23 Facts About Drosophila


Drosophila is a genus of flies, belonging to the family Drosophilidae, whose members are often called "small fruit flies" or pomace flies, vinegar flies, or wine flies, a reference to the characteristic of many species to linger around overripe or rotting fruit.

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One species of Drosophila in particular, D melanogaster, has been heavily used in research in genetics and is a common model organism in developmental biology.

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The terms "fruit fly" and "Drosophila" are often used synonymously with D melanogaster in modern biological literature.

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Drosophila species are small flies, typically pale yellow to reddish brown to black, with red eyes.

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Drosophila genome is subject to a high degree of selection, especially unusually widespread negative selection compared to other taxa.

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Drosophila species are found all around the world, with more species in the tropical regions.

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Drosophila made their way to the Hawaiian Islands and radiated into over 800 species.

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Several Drosophila species, including D melanogaster, D immigrans, and D simulans, are closely associated with humans, and are often referred to as domestic species.

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The other members of the genus Drosophila make relatively few giant sperm cells, with that of D bifurca being the longest.

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The female Drosophila has two sperm storage organs, the spermathecae and seminal receptacle, that allows her to choose the sperm that will be used to inseminate her eggs.

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Drosophila was in search of a model organism to study genetic heredity and required a species that could randomly acquire genetic mutation that would visibly manifest as morphological changes in the adult animal.

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However, some species of Drosophila are difficult to culture in the laboratory, often because they breed on a single specific host in the wild.

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Drosophila is considered one of the most impeccable genetic model organisms - they have furthered genetic research unlike any other model organisms.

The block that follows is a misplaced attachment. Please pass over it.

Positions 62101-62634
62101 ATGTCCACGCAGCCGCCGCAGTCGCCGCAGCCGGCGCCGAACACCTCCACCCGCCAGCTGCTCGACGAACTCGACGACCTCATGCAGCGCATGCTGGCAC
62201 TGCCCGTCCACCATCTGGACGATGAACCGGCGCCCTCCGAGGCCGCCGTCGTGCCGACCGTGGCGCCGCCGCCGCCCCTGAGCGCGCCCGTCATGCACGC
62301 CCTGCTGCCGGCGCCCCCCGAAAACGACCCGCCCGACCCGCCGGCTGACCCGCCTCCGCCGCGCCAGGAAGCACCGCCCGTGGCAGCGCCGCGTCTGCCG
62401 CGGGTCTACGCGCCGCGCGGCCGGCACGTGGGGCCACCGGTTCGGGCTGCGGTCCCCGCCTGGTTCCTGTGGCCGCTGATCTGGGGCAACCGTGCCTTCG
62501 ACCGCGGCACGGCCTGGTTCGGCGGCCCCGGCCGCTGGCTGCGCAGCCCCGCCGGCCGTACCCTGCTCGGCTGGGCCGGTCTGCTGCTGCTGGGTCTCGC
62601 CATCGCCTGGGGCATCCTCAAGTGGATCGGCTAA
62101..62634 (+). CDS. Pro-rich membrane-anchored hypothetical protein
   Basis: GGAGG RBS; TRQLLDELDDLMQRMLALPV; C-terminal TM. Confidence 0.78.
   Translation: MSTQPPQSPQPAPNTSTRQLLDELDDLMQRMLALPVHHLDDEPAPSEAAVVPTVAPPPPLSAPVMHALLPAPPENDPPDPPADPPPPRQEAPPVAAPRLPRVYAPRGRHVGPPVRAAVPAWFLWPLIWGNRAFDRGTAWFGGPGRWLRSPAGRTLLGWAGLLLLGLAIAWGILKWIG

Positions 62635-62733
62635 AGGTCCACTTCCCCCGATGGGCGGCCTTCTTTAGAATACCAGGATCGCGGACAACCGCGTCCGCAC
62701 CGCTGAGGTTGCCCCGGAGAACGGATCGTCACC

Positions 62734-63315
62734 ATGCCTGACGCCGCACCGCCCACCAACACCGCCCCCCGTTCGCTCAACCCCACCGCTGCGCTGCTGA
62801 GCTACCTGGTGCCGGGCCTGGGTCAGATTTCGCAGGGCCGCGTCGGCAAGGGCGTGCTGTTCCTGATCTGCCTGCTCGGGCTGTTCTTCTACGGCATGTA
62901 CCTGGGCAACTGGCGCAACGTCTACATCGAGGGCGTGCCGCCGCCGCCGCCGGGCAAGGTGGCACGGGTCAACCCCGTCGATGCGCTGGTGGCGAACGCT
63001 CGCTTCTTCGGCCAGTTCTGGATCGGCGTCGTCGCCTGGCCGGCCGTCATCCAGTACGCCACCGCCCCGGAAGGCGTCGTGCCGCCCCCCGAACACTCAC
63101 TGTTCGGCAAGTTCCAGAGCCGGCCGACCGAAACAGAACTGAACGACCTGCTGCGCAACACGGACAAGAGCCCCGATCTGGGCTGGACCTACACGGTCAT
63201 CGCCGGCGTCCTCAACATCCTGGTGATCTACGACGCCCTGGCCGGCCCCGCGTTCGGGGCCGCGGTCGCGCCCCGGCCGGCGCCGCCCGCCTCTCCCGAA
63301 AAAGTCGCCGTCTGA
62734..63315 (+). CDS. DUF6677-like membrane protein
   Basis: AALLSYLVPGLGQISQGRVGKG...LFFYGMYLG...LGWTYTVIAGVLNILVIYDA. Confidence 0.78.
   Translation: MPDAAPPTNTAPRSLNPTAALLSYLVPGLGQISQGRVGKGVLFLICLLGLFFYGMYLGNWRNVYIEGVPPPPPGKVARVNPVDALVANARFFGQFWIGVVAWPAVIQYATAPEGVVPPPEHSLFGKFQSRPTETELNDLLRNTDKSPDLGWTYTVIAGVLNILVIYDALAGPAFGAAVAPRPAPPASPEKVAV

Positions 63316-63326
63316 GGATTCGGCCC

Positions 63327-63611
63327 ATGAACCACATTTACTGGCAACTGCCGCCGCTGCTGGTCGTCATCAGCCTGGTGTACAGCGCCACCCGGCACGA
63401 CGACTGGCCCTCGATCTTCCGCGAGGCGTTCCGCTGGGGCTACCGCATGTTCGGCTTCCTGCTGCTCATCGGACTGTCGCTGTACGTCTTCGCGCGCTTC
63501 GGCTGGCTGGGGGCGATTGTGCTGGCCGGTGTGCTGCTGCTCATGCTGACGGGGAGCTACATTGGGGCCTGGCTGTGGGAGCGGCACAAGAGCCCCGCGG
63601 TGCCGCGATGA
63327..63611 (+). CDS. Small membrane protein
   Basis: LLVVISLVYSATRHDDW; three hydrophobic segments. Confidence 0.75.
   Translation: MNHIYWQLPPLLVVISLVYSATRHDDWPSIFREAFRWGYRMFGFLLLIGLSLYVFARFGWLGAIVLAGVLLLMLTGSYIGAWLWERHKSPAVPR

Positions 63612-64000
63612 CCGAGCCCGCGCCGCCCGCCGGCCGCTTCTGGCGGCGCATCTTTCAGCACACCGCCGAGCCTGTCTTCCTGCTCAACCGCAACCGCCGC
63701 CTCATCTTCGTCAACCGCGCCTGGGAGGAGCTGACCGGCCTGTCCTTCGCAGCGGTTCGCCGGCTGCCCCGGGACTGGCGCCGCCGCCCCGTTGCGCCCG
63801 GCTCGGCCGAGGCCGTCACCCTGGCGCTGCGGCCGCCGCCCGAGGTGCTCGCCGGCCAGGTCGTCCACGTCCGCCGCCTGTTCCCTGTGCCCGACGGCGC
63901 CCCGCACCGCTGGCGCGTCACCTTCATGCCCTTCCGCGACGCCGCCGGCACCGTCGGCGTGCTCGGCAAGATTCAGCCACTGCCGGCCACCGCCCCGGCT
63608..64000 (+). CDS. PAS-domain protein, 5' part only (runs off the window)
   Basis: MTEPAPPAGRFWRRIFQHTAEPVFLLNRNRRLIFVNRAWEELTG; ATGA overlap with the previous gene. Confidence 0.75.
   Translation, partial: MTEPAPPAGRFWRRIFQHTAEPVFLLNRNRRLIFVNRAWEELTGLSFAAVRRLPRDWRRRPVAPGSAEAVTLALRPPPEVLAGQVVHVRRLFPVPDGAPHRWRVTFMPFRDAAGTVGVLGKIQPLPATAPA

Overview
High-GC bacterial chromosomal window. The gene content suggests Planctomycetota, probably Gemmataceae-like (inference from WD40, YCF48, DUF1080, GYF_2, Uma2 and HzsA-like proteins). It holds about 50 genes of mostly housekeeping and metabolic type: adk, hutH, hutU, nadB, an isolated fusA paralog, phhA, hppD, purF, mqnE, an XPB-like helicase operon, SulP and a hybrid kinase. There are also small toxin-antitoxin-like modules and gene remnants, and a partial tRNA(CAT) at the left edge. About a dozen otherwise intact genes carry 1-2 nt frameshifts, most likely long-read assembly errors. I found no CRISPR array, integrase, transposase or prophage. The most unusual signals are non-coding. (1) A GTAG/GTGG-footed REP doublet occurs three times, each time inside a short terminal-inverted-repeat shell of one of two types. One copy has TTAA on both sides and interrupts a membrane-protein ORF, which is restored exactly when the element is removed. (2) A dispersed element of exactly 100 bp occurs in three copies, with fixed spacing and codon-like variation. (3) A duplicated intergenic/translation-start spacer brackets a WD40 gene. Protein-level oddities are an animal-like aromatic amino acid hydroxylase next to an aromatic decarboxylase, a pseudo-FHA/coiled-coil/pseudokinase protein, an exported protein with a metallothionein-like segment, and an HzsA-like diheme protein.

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Drosophila is a prime candidate for genetic research because the relationship between human and fruit fly genes is very close.

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Research conducted on Drosophila help determine the ground rules for transmission of genes in many organisms.

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Drosophila is a useful in vivo tool to analyze Alzheimer's disease.

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Melanin's ability to protect DNA against ionizing radiation has been most extensively demonstrated in Drosophila, including in the formative study by Hopwood et al 1985.

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The S poulsonii strain of Drosophila neotestacea protects its host from parasitic wasps and nematodes using toxins that preferentially attack the parasites instead of the host.

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Drosophila species are prey for many generalist predators, such as robber flies.

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Hawaiian species of Drosophila are sometimes recognized as a separate genus or subgenus, Idiomyia, but this is not widely accepted.

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Several of the subgeneric and generic names are based on anagrams of Drosophila, including Dorsilopha, Lordiphosa, Siphlodora, Phloridosa, and Psilodorha.

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Drosophila species are extensively used as model organisms in genetics, cell biology, biochemistry, and especially developmental biology.

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The Drosophila genome is often compared with the genomes of more distantly related species such as the honeybee Apis mellifera or the mosquito Anopheles gambiae.

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